The arthropod leg is a form of jointed appendage of arthropods, usually used for walking. Many of the terms used for arthropod leg segments are of Latin origin, and may be confused with terms for bones: coxa (meaning hip), trochanter (compare greater trochanter and lesser trochanter), femur, tibia, tarsus, ischium, metatarsus, carpus, dactylus (meaning finger), patella.
Homologies of leg segments between groups are difficult to prove and are the source of much argument. Some authors posit up to eleven segments per leg for the most recent common ancestor of extant arthropods , but modern arthropods have eight or fewer. It has been argued  that the ancestral leg need not have been so complex, and that other events, such as the successive loss of function of a Hox-gene could result in parallel gains of leg segments.
Biramous and uniramous
The appendages of arthropods may be either biramous or uniramous. A uniramous limb comprises a single series of segments attached end-to-end. A biramous limb, however, branches into two, and each branch consists of a series of segments attached end-to-end.
The legs of insects and myriapods are uniramous. In crustaceans, the first antennae are uniramous, but the second antennae are biramous, as are the legs in most species.
For a time, possession of uniramous limbs was believed to be a shared, derived character, so uniramous arthropods were grouped into a taxon called Uniramia. It is now believed that several groups of arthropods evolved uniramous limbs independently from ancestors with biramous limbs, so this taxon is no longer used.
The legs of insects are always found on the thorax. They have five segments per leg (coxa, trochanter, femur, tibia, tarsus), with the tarsus being divided into several sub-sections called tarsomeres. In some groups, the number of tarsomeres is important for identification to family level, for example beetles (Coleoptera), or to subfamily level among some dipteran flies (e.g. Cecidomyiidae). Tarsal claws, also called ungues (singular: unguis), may also be present .
The segmentation is similar in collembolans, in which each leg has a coxa, trochanter, femur, tibia, and a foot-complex.
In addition there is a sixth segment called pretarsus, which consists of claws and various other structures on the end of the tarsus. A pad or lobe-like structure is called an arolium when it is located between the claws, as in the case of Orthoptera (grasshoppers and crickets), or pulvillus if it is located at the base of the claws, as in Diptera (flies). These structures usually serve to increase adherence on various surfaces (as for the flies) and/or to cushion a fall, such as the jump of a grasshopper.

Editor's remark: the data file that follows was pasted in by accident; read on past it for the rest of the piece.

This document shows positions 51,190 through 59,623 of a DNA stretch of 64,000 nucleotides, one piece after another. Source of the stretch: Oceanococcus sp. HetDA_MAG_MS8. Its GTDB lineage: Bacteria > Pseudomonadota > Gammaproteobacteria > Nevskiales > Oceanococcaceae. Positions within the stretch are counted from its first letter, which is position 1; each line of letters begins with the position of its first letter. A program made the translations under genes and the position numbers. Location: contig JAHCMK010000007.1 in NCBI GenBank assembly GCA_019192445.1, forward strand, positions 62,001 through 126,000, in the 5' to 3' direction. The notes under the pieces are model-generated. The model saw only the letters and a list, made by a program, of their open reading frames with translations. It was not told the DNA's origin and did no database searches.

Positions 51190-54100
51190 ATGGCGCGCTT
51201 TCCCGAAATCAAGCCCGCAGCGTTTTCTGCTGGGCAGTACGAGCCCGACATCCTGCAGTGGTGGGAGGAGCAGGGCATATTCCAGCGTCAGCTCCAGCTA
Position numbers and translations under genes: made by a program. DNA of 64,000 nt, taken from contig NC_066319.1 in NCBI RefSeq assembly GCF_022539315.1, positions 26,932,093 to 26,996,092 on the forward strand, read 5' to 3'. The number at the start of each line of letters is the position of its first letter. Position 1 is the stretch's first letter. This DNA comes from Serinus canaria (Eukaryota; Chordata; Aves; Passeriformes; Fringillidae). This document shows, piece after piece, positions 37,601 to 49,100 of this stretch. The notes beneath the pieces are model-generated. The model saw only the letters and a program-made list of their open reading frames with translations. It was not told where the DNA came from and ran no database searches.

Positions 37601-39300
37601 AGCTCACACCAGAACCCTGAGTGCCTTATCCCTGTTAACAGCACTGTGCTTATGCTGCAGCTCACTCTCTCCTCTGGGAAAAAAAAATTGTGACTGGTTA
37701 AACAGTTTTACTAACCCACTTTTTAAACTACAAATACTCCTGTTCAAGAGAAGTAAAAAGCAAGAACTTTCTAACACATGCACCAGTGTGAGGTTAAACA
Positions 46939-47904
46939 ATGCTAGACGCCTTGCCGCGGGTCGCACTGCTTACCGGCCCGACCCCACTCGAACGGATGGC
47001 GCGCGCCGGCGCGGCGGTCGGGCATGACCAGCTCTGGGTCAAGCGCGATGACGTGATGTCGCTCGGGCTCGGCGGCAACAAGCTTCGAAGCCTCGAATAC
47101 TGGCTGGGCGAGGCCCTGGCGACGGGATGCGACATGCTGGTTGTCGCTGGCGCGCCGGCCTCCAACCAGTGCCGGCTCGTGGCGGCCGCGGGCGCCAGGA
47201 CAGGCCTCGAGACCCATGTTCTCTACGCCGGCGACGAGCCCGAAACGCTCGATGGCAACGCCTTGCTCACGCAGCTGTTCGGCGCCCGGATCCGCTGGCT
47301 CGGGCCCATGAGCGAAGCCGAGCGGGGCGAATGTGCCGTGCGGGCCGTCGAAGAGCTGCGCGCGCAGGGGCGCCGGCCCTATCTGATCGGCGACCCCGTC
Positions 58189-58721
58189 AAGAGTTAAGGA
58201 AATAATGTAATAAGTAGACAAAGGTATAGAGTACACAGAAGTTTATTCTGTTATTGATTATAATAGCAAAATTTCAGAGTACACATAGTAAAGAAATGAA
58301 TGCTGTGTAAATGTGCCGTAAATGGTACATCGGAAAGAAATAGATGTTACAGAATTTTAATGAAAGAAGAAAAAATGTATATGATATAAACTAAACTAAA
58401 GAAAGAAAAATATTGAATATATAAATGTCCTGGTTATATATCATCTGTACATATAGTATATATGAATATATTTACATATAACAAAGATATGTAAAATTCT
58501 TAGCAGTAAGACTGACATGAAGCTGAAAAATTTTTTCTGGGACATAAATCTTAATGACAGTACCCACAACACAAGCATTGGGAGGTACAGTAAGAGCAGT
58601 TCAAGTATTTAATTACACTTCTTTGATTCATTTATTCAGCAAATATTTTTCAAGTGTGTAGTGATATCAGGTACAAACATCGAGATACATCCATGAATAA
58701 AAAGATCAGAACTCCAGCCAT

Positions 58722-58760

Insects' legs are attached to the three thoracic segments, the prothorax, mesothorax and metathorax. This terminology is also sometimes applied to the leg segments, so that the mesofemur is the femur of the second pair of legs, and the protarsus is the tarsus of the first pair of legs.
Spiders' legs differ from those of insects by the addition of two segments, the patella between the femur and the tibia, and the metatarsus (sometimes called basitarsus) between the tibia and the tarsus (sometimes called telotarsus), making a total of seven segments.
The situation is identical in scorpions, but with the addition of a pre-tarsus beyond the tarsus. The claws of the scorpion are not truly legs, but are pedipalps, a different kind of appendage that is also found in spiders and is specialised for predation.
In Limulus, there are no metatarsi or pretarsi, leaving six segments per leg.
The legs of crustaceans are divided primitively into seven segments, which do not follow the naming system used in the other groups. They are: coxa, basis, ischium, merus, carpus, propodus, and dactylus. In some groups, some of the limb segments may be fused together. The claw of a lobster or crab is formed by the articulation of the dactylus against an outgrowth of the propodus. Crustacean limbs also differ in being biramous, whereas all other extant arthropods have uniramous limbs.
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